by Molly Brown
Recorded by author
The theme for this September 2023 issue, Metabolizing Grief to Nurture the Great Turning, grew out of confronting the many tragedies and injustices we on the editorial team (and everyone we know) are experiencing or witnessing today, and our struggle to honor and work with our grief in response to it all. Our team was inspired by a quote from Martin Prechtel that one of our members brought to us: “Metabolize your losses with grief and feed the resulting beauty to life.” We can metabolize our pain for the world–in other words: process, digest, break down, and convert that pain into energy and wisdom–and thereby nurture the Great Turning.
We received a cornucopia of submissions, more than for any previous issue, with an abundance of poetry. Then we faced the very challenging task of choosing what to include in this issue; we had to consult our submission guidelines again and again in making our decisions. Please know that in addition to the heart-felt poetry and essays you find here, there were many more worthy submissions–some of which we may bring to you in future issues.
We share here essays and poetry that interweave experiences of loss, trauma, and grief with the effects of fully experiencing them, acknowledging and celebrating the courage, perseverance, and wisdom that grows with deepening awareness of the transformative beauty of our feelings, other beings, and our world.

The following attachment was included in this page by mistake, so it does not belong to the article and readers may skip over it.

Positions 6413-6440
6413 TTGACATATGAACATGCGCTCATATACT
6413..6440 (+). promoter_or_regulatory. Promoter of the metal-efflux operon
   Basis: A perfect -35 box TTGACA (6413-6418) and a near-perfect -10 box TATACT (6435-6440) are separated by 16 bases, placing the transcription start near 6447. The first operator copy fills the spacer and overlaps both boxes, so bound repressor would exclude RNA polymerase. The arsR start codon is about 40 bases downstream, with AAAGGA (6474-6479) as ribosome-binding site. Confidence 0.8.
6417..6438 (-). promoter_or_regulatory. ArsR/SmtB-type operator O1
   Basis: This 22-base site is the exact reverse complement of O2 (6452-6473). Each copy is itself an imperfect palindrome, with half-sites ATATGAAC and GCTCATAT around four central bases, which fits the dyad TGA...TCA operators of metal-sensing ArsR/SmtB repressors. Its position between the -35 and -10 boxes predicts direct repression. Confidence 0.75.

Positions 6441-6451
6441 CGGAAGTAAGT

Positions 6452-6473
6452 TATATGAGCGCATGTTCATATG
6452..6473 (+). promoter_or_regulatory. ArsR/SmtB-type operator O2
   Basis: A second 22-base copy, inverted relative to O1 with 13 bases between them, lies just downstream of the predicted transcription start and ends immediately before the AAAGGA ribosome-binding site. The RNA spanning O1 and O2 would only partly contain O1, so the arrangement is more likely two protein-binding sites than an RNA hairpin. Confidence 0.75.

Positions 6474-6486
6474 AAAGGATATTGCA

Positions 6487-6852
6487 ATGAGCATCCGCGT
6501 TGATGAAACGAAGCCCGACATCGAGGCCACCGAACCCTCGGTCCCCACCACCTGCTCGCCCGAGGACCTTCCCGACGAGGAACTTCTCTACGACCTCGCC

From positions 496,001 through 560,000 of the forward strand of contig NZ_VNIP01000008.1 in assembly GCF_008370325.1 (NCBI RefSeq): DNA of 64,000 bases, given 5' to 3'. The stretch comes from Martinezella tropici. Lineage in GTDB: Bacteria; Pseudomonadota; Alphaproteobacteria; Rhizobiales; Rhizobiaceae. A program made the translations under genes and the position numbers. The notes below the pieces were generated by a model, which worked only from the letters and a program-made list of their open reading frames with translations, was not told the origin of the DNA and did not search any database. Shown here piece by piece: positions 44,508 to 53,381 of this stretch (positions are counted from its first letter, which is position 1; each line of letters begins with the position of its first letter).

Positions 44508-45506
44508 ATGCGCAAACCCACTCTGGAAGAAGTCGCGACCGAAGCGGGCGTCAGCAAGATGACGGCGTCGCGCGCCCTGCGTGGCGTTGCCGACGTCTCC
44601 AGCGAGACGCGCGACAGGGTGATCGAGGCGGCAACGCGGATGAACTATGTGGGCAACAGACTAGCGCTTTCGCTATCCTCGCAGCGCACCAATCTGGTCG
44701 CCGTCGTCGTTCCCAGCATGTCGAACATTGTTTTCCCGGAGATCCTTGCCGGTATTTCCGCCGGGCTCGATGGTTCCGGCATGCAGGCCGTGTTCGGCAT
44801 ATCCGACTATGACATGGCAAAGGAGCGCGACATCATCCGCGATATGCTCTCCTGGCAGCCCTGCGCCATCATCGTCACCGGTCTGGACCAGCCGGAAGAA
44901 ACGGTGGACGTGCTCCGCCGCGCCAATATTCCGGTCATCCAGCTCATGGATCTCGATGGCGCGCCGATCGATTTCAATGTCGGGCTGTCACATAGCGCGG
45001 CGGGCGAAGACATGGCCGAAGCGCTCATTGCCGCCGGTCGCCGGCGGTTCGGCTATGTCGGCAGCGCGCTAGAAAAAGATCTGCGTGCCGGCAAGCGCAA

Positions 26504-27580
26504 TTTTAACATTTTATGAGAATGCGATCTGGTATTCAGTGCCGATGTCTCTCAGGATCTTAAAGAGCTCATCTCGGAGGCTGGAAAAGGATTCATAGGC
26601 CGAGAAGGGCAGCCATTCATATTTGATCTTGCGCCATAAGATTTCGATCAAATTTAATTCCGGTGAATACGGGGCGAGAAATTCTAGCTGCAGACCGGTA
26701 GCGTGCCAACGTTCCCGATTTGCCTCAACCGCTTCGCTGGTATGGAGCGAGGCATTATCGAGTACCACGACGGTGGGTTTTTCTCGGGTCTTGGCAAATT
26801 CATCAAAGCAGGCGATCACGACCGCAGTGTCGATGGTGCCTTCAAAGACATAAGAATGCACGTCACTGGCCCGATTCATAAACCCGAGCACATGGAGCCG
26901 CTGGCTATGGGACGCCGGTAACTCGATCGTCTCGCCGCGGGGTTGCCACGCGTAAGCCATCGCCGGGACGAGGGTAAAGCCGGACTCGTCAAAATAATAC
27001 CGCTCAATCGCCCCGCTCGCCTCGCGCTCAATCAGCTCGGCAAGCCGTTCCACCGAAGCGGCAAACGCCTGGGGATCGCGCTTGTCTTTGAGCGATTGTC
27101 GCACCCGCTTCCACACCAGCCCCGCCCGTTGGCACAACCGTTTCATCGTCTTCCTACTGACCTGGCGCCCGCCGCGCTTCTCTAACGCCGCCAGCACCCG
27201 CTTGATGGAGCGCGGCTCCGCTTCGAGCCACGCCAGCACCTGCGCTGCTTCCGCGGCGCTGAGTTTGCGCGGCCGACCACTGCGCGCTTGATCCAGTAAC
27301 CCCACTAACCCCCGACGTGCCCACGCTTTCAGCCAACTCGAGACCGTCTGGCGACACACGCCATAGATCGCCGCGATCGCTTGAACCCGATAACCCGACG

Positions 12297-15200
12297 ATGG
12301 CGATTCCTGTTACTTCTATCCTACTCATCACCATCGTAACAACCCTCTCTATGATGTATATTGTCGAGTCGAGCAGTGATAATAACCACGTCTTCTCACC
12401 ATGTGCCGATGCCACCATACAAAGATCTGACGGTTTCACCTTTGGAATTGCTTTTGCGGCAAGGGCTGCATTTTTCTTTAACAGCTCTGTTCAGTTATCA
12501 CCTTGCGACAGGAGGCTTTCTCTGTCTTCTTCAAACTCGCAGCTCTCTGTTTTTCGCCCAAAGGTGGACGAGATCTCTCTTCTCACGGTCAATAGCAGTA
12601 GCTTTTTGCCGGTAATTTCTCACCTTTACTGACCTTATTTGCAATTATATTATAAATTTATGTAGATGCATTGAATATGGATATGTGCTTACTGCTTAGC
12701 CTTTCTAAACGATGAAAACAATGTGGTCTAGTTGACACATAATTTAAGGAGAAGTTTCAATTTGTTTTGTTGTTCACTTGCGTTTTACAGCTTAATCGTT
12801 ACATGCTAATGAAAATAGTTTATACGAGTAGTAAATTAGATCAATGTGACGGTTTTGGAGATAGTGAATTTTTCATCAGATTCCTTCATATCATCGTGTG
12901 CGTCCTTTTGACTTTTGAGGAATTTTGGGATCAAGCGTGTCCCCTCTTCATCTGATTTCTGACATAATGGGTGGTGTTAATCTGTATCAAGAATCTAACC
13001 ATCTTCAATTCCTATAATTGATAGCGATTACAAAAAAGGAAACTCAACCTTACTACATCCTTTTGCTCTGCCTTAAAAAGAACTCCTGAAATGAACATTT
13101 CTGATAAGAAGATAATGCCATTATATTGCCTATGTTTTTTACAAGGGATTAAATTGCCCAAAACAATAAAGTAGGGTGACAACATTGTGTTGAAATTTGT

Gratitude can emerge in the midst of pain and loss, as the first stage of the Spiral suggests. A poem by Susan Solinsky on the Buddhist practice of “Tonglen” introduces this section, followed by k.c.klein’s personal essay “Radical Gratitude in the Redwoods” and Katharine Burke’s reflections on “What Beans Tell Us.” A poem by April Tierney, “A Progeny of Love,” reminds us of the close relationship between love and grief, guiding us into the next stage of the Spiral.
To Honor Our Pain for the World and metabolize it, we need to recognize and express it. Amelia Brady’s poem, “Burning River,” cries out about an environmental horror. Skye Cielita Flor & Miraz Indira’s essay, “The Joyful Lament: On Pain for the World,” explores how the capacity to be with our sorrows in community can bring people back to life, to tend to it again. In her poem, “Lament of the Bones,” offered in English and Hebrew, Osnat Lev Ari decries the ways we separate ourselves from nature, even in death.
Yulia Smagorinsky’s essay “The Global Scale of Metabolizing Grief” suggests how releasing our pain to Earth could support Earth’s regeneration. Juliana Diniz explores how people’s seeming indifference to the suffering in the world is actually a defense against strong, painful emotions in “A Vote of Confidence in Human Goodness.” Kert Lenseigne’s poem, “holy communion,” serves as a benediction to this stage of the Spiral.